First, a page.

The very talented Cliff McCormick is playing Clyde. Cliff played Jekyll & Hyde in the Palo Alto production I was in, 7 years ago. He was great to work with, did the very difficult part justice, strong voice and great control. The ultimate professional while still being fun to work with. Also, the music for B&C is by Frank Wildhorn, who wrote the music for J&H. I auditioned for J&H because I fell in love with the score.
About the tech: This production is done on a bare stage with a few random platforms leading up to a cinema-size silver screen lashed to a frame with rope through a series of large grommets. Very rustic. All through the show, projections on the screen provide the background scenery, except at the start and a few times during the show when they play video of the children who are young Bonnie and young Clyde. The actual children never appear, even their curtain call is recorded. Especially at the start, but not so much later in the show, the projection video hands off to the live actor(s) coming out from the wings. The good news is when done well, this is very impressive. The bad news is the poor quality of the projection sabotaged the effect, and sometimes the timing was off as well. Other tech - the follow spots are atop ladders built against the wall, and the operators sit behind them. Very uncomfortable, and awkward.
About the acting: I didn't recognize Cliff. He's a Facebook friend, I have seen him in concert since J&H a couple of times with one of the women Hyde kills (they were an item, at least professionally, for a couple of years), so I was very surprised that I had to read the bio in the program to be sure it was him. He shaved his beard and hit the gym for this show, and put on a Texas accent as well. Allison F. Rich, playing Bonnie, was very good, but I was totally stunned by Clyde's sister in law Blanche, played by Halsey Varady. Her bio says she has played almost every leading lady in SJ Stage's history. Frankly, I think she would have made the better Bonnie. Rich is a tall leggy blonde, Varady is very petite - more like Bonny Parker IRL. Rich was also the music director, which is interesting because her intonation was off all night. Noel Anthony Escobar impressed with his beautiful voice in the preacher role, and his convincing switch to the sheriff. Again, had to check the program to see it was the same guy. Weak point was the cop in love with Bonnie, Ted Hinton, played by Michael Doppe, who struggled with words and notes and what key he was supposed to be in, and was completely unconvincing as the avenging angel his character is written to be. Also not quite up to the level needed was Will Springhorn, playing Buck, Clyde's brother. Some of that was the script, which changes Clyde's IRL stronger older brother into a henpecked weakling. He did well on the one song in which he was featured.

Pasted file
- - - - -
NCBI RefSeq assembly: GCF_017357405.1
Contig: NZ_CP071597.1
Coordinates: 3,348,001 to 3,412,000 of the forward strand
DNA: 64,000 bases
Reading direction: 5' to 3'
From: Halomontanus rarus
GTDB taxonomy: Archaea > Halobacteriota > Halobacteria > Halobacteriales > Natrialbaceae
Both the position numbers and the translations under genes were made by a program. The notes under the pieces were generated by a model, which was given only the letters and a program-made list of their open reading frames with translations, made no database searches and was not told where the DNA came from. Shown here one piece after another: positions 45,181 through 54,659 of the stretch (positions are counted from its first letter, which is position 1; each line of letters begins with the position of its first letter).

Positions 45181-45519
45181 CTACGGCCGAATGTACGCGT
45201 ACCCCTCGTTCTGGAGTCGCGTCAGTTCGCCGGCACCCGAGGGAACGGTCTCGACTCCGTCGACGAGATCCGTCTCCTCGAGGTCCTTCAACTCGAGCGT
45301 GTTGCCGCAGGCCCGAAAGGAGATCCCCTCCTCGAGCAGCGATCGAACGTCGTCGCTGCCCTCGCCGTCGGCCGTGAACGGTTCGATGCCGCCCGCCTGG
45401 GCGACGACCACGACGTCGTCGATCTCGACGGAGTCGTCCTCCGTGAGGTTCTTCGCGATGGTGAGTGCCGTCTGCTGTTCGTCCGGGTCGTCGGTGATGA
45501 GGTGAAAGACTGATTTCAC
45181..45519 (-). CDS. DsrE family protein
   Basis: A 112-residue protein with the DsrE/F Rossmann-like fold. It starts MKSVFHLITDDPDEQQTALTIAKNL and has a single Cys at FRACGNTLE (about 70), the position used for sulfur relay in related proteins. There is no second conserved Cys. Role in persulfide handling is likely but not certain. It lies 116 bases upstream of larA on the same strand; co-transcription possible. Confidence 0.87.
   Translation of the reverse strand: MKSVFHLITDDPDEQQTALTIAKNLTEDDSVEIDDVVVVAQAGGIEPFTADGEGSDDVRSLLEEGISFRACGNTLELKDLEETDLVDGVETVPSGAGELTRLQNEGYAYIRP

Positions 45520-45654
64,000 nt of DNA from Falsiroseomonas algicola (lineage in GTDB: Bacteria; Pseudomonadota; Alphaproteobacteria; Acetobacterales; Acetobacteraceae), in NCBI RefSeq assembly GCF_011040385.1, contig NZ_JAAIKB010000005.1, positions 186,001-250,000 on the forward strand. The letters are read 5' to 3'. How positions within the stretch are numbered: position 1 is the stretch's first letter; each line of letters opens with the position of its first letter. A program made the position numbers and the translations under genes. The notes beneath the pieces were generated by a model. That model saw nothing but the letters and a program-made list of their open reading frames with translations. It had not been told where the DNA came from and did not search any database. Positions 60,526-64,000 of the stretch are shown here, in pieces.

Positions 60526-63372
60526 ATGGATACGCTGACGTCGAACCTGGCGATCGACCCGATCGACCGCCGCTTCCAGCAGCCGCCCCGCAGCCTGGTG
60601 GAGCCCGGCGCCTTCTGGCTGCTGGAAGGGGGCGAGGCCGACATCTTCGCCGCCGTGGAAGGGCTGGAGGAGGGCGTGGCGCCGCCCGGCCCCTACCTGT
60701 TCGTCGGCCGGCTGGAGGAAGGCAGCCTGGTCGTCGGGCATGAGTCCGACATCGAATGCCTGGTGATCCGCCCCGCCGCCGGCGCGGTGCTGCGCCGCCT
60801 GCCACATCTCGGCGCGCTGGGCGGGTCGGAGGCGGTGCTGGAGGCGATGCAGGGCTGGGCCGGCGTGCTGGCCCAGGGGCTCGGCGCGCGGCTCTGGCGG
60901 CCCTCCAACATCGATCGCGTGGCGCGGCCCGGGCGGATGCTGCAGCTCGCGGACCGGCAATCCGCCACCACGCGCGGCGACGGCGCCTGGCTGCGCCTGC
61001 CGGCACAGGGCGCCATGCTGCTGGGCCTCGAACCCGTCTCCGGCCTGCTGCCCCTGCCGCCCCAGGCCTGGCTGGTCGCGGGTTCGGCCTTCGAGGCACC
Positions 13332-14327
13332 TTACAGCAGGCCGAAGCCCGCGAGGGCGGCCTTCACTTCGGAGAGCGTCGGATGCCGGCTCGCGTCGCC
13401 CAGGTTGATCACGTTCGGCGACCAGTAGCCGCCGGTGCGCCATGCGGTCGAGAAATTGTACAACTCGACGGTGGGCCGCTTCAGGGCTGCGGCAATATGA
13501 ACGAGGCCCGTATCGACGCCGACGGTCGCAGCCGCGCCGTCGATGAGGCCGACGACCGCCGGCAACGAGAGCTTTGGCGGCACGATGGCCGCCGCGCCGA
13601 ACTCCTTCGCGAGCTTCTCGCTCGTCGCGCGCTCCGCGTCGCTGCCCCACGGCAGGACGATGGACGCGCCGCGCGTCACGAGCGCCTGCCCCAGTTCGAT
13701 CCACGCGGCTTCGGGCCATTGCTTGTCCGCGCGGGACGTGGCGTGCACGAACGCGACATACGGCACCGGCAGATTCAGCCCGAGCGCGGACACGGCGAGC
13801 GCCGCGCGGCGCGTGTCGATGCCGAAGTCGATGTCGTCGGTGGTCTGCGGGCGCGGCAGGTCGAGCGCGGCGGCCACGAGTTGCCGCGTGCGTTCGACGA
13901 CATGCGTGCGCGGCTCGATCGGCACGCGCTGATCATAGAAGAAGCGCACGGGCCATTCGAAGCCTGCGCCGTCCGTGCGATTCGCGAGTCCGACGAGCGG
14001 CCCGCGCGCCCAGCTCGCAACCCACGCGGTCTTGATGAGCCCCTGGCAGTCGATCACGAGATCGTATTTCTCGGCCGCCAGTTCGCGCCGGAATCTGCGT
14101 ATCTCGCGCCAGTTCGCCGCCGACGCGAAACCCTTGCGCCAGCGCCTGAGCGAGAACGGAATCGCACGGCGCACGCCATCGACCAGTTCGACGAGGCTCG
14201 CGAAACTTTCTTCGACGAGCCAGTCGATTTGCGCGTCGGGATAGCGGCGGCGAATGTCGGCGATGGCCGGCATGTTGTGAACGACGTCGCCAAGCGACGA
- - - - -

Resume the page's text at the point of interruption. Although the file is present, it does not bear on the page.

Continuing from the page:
Also doing well in their one featured song were three women of the ensemble, beauty parlor customers Jill Miller, Courtney Hatcher ands Ashley Garlick. Their number You're Going Back To Jail was one of the few memorable tunes in the show.
Which brings me to the music. In a nutshell, Wildhorn wrote every kind of music he knew, and a few kinds he didn't. Most of the numbers are too long, not tuneful, and Don Black's lyrics seem to have been wedged in sideways. In J&K, Wildhorn had the honor of one of the best in the business, Leslie Bricusse, to work with, and a lot of time to try out the songs. Black is no Bricusse. The cast (and the band) handled the wide ranging music pretty well, McCormick's part was especially challenging.
One thing that did not work for me may be the fault of the script, by Ivan Menchell or director Michael Navarra, or both. This production makes it all about sex. Bonnie and Blanche spend a lot of time in period lingerie, Clyde even does a (tasteful) implied nude scene.
The show runs through July 27, more info at their web site.